I am currently walking from a spot just outside Omaha, Nebraska, historically known by my Mormon ancestors as Winter Quarters, to my current home (and ancestral home) of Salt Lake City, retracing the footsteps of my great ancestor Thomas Bateman who did this four times starting at my same age in 1850. This is a walk of over 1100 miles. I began on April 28.
My art has been an exploration of the aesthetics of the West. I have looked at how we create architectures (physical and cultural) that affect the aesthetic and rhetorical function of the landscape. This has been explored through looks at regional landscape painting, irrigation, and institutional tourism. I have spoken many times about how recreational landscape tourism is a ritualization of westward expansion and manifest destiny. I think the most systematic example of manifest destiny is that of the Mormon settlement of the west. The following is a description of a project I'm looking for help to fund.
Keeping Things Whole
In a field
I am the absence
always the case.
Wherever I am
I am what is missing.
When I walk
I part the air
the air moves in
to fill the spaces
where my body's been.
We all have reasons
to keep things whole.
Travel through space can be an end in itself. The act of walking as art is as much the action of the art-making as it is the product. In a literal sense, the act of walking parts the air and makes a negative-sculpture of the space my body occupies over time. There is a huge precedent for walking as an end. In art there are many examples, most notably Richard Long. Most wilderness/landscape-focused tourism involves travel as an end as do contemporary religious pilgrimages of all types.
My action is an investigation of the rhetorical and sculptural qualities of tourist and recreational travel in the west. It is an exploration of how a sense of place, and more specifically, travel though space is fundamental to experiencing the American West.
In addition to the robust history (and industry) of recreational travel in the west (think motorcycle tourism/ATVs/hunting/national parks/wilderness backpacking/roadtripping), there is a strong literary tradition that ties landscape travel to American identity. This tradition ranges from books like Blood Meridian and The Road by Cormack McCarthy to Grapes of Wrath by Steinbeck and On The Road by Kerouac, Angle of Repose by Wallace Stegner and Desert Solitaire by Edward Abby and the list could go on and on. It also includes immigration narratives by lots of people from the Navajo to John Winthrop to Brigham Young to the current wave of Latino immigration.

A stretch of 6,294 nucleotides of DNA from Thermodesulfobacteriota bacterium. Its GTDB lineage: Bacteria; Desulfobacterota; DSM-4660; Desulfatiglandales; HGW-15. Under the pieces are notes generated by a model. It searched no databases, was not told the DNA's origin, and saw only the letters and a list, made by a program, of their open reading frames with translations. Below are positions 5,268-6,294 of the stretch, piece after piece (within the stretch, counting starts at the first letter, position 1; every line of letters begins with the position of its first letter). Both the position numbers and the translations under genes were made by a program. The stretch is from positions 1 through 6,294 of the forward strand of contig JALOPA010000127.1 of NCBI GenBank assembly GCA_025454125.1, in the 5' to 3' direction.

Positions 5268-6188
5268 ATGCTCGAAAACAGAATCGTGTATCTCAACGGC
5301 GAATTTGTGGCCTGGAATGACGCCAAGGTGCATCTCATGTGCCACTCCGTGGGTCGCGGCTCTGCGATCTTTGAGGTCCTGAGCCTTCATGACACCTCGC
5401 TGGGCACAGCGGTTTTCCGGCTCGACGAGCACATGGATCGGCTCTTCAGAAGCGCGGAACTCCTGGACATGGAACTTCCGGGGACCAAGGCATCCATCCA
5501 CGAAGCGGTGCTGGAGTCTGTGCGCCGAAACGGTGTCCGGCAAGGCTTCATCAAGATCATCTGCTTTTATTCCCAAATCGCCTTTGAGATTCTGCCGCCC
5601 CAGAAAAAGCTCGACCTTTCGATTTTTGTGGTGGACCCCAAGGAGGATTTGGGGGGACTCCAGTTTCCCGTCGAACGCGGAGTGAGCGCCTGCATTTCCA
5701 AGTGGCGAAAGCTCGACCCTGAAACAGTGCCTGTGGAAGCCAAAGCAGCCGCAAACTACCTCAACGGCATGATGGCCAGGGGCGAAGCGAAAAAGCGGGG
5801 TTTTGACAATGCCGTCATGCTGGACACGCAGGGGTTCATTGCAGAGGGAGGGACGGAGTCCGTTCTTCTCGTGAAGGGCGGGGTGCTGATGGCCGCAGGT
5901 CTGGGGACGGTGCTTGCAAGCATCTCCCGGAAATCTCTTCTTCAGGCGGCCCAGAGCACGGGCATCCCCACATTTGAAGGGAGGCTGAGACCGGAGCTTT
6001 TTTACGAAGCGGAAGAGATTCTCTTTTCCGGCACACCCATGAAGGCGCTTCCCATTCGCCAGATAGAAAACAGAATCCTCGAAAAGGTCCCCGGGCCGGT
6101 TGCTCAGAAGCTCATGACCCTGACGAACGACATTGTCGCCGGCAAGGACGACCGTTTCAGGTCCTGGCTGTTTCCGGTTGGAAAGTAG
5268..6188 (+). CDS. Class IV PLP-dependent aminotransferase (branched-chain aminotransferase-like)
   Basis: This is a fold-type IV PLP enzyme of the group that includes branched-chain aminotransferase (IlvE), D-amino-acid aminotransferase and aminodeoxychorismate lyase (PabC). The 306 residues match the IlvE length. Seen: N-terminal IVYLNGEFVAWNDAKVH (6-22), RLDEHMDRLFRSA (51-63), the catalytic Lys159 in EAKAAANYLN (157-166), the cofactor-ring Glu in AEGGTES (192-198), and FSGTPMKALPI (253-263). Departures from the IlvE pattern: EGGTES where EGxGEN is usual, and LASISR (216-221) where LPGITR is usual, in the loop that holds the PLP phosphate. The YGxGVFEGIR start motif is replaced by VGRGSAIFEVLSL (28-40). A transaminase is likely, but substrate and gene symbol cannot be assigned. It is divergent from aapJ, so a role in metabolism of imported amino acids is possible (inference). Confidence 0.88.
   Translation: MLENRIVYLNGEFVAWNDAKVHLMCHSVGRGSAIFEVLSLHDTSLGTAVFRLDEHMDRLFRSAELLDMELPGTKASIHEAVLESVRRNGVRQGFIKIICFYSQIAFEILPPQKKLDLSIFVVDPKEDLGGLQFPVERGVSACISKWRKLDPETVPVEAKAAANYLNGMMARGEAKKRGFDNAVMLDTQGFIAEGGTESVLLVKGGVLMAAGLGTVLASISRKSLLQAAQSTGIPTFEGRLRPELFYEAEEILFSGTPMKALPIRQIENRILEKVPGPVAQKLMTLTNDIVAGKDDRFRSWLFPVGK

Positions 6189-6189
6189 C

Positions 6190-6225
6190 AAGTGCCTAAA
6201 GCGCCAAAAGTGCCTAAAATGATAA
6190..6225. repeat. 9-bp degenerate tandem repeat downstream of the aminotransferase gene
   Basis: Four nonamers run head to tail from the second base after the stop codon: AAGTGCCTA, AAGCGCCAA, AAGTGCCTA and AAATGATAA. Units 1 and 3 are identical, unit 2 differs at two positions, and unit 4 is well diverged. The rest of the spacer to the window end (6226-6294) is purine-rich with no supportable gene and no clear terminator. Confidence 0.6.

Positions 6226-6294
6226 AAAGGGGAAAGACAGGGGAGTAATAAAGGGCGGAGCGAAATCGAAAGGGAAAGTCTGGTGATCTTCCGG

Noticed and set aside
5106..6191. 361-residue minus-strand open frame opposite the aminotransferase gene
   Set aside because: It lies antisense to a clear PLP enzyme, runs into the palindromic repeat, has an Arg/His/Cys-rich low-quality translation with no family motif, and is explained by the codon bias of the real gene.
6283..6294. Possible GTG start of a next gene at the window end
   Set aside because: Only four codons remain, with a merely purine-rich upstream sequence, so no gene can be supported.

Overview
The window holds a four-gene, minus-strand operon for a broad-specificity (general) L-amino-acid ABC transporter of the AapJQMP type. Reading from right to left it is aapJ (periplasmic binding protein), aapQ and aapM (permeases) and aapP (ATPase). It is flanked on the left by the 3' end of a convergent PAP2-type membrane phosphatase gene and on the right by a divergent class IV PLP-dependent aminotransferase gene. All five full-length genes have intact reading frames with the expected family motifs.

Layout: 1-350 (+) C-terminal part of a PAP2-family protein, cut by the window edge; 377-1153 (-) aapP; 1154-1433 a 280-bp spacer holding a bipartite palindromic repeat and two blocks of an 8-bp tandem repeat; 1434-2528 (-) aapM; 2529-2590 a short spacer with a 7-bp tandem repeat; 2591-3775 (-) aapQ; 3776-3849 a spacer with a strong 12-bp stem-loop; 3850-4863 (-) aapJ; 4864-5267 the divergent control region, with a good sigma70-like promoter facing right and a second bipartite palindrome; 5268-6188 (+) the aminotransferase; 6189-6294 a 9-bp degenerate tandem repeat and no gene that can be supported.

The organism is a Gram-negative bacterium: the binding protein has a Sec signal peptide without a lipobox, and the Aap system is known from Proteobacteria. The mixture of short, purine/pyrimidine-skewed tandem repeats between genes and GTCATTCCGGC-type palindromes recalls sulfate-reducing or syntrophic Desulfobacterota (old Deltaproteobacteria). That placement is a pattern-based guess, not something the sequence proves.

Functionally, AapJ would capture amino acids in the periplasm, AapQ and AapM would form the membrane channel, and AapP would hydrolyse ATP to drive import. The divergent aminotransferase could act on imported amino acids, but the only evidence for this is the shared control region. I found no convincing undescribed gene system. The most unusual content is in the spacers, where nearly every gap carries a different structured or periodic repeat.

It is central to my thesis that a reason our literature and recreation so often center around travel in the landscape is because of a ritualization of a romantic relationship we have to founding/pioneering-related travel of the past. When we visit national parks we are ritualizing manifest destiny.
I also have a personal relationship to that historical travel. I have over 60 ancestors who walked the Mormon Trail from Winter Quarters, NE to Salt Lake City, UT. That trail overlaps significantly with the Oregon Trail of video game lore, the Lewis and Clark blazed trail, and the trail used to populate California during the Gold Rush. Among those ancestors is James Morgan Bateman, my namesake and first in a line of six James Batemans of which I am the last (James Adam Bateman). James Morgan was born outside of Nauvoo and lived in Winter Quarters for a couple years then crossed the plains as a child with his father Thomas and mother Mary Street Bateman.
An effect of our ritualization of landscape travel is a romanticization of past landscape travel and mythologies are built up from the nostalgia surrounding those heroic feats. Part of my intention with this action is to de-mythologize previous travels—to reduce them to actions instead of mythologies.